sat 20/07/2024

My Fair Lady, London Coliseum review - tasteful revival powered by stirring performances | reviews, news & interviews

My Fair Lady, London Coliseum review - tasteful revival powered by stirring performances

My Fair Lady, London Coliseum review - tasteful revival powered by stirring performances

Bartlett Sher's Broadway production comes to London with aplomb

A social experiment in the making: Amara Okereke's Eliza finds a new voiceMarc Brenner

First staged in 2018, Bartlett Sher’s Lincoln Center Theater production of My Fair Lady is London’s latest import from Broadway, coming here hot on the heels of Oklahoma!. In returning to the city where its story is set, Lerner and Loewe’s iconic musical from 1956 receives a dashing treatment from a cast and creative team in their top form.

In particular, this revival owes the most to its gently assured lead performances: Harry Hadden-Paton’s Professor Henry Higgins and Amara Okereke’s flower-girl-turned-lady Eliza Doolittle make for a richly volatile couple whose complex relationship animates an evening of uneasy transformations.

Based on George Bernard Shaw’s 1913 play Pygmalion and Gabriel Pascal’s 1938 film adaptation of the same name, My Fair Lady centres on an ostensibly playful social experiment: Henry Higgins, a professor of phonetics, makes a bet with his colleague Colonel Pickering that he can teach the Cockney Eliza how to speak proper English within six months and pass her off as a duchess in the annual Embassy Ball. Despite her peevishness, the spirited Eliza proves a willing participant in this scheme, moving in with Higgins and trying to improve her speech so that she can ultimately work in a flower shop. But as the pupil perfects both her pronunciation and her manners, she finds herself confronting her teacher about what it is that he really wants out of her.  

Dame Vanessa Redgrave as Mrs Higgins and Amara Okereke as Eliza Doolittle. Credit Marc BrennerOn its surface, My Fair Lady offers a cosy but grounded tale of self-reinvention. Yet it also sets store upon tropes that have troubling connotations, especially in the context of Britain’s history of colonial violence and social gentrification. With its meticulous refinement, Sher’s revival embraces and amplifies the work’s fairy-tale qualities at the expense its spiky edges. While the casting of the immensely talented Okereke, a Black actress, as Eliza here could have culminated in a more critical interrogation of the musical’s central matter, the racial politics of this staging remain strangely underworked. The attractive performances and visuals we encounter throughout seem to exist in a bit of vacuum, somewhat untethered from their wider context.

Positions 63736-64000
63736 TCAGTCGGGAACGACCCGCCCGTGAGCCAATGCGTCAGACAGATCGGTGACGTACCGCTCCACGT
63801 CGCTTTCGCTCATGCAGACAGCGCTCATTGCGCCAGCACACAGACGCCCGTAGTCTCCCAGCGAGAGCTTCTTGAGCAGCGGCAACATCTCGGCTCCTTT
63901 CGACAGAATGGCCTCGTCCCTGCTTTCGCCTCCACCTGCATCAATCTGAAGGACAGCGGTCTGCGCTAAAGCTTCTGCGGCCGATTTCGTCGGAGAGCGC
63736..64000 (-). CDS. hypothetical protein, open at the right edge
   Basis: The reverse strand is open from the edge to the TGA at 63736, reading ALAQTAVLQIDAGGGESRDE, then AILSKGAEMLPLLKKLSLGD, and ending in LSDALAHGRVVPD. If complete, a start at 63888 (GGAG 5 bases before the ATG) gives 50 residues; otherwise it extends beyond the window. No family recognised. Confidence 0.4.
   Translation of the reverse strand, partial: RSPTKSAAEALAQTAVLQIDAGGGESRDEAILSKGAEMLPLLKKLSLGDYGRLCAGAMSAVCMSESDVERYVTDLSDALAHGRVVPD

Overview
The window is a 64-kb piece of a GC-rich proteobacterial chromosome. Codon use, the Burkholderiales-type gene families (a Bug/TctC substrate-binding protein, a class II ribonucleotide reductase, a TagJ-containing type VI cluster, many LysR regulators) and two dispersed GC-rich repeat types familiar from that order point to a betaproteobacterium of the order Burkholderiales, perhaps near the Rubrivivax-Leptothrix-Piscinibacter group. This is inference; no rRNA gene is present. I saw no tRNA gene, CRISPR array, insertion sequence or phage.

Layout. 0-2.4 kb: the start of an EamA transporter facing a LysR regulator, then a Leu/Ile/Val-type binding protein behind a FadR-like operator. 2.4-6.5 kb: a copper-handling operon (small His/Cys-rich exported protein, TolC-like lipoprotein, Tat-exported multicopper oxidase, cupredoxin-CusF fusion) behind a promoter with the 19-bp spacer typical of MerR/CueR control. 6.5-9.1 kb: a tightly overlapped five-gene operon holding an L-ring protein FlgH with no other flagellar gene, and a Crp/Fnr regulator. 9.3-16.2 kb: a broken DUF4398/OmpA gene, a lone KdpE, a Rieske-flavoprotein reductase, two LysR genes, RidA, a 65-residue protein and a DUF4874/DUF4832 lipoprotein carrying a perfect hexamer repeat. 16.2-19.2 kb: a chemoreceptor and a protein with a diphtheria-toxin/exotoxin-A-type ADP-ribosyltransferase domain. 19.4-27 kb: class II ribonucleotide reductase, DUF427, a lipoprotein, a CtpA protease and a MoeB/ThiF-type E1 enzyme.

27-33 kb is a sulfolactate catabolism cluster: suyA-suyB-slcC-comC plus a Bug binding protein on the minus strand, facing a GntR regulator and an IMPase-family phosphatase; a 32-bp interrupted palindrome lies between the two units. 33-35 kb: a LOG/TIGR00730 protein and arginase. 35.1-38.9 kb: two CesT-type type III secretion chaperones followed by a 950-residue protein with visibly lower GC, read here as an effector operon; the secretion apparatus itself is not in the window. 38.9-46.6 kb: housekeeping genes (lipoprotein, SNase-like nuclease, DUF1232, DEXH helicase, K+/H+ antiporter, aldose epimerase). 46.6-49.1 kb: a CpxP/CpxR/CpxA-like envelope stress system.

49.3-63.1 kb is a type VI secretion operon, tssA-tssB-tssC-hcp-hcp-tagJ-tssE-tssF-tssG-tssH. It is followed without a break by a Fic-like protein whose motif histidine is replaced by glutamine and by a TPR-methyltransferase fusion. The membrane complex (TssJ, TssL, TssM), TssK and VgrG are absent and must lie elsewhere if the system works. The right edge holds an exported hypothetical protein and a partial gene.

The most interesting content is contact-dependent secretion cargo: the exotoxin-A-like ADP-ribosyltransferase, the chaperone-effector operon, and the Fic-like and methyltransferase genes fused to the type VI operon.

Okereke’s take on Eliza is beautifully laced with the character's competing impulses. She is particularly good in capturing her mounting feelings of alienation, her confusion as to what’s to become of her after her social make-over. From her zesty rendition of “The Rain in Spain” to the fiery “Without You,” Okereke’s portrayal makes Eliza’s inner world elegantly legible. It also finds a worthy match in Hadden-Paton’s performance as Professor Higgins, a charmingly churlish and casually self-important mentor. In “I’m an Ordinary Man,” Hadden-Paton energetically oscillates between crazed frustration and presumed calm. His quietly sympathetic rendering doesn’t gloss over Higgins’ inner ugliness, but it makes apparent the ways in which he remains oblivious to his weak spots.

In the supporting parts, Vanessa Redgrave delivers a finely regal Mrs Higgins, and Malcolm Sinclair presents Colonel Pickering as a humorous, avuncular bystander to Higgins’ experiment. Stephen K. Amos is vibrantly memorable as Elizabeth’s father, a dustman who also comes to have his life changed by Higgins’ touch. With its carnivalesque energy, his “Get Me to the Church on Time” duly broadens the musical and choreographic palette of the evening. Maureen Beattie (as Higgins’ housekeeper Mrs Pearce) and Sharif Afifi (as Eliza’s suitor Freddy) complete the core cast with grounded performances.

Michael Yeargan’s dynamic, mobile set pieces help the story’s London setting materialise in efficient and suggestive ways. The centrepiece of the design is a revolving platform that depicts different spaces in Higgins’ Wimpole Street house, including his finely realised study. Elsewhere, Sher’s direction knows how to make the most of an empty stage, recruiting Donald Holder’s lush lighting to create the distinct atmospheres of Edwardian life. 

Also vital to this effect are Catherine Zuber’s sumptuous costumes, complete with a series of exquisitely flamboyant hats. The production orchestrates these elements of its design in a fluid and understated manner, economically establishing the style of each scene. Whenever the story takes us to its more crowded parts, such as those set in Ascot and the ballroom of the Embassy, Christopher Gattelli’s choreography asserts itself with its tight control over the ensemble.

My Fair Lady draws considerable strength from all these aspects of its plush world, even as its slower second half struggles on occasion to clarify its trajectory. The three-hour run is rife with ravishing moments, arresting tableaus, and stirring performances. While a revival of this stature could have been more daring and inquisitive in its treatment of a fundamentally problematic story, there is no denying the range of talent shining from the London Coliseum stage.


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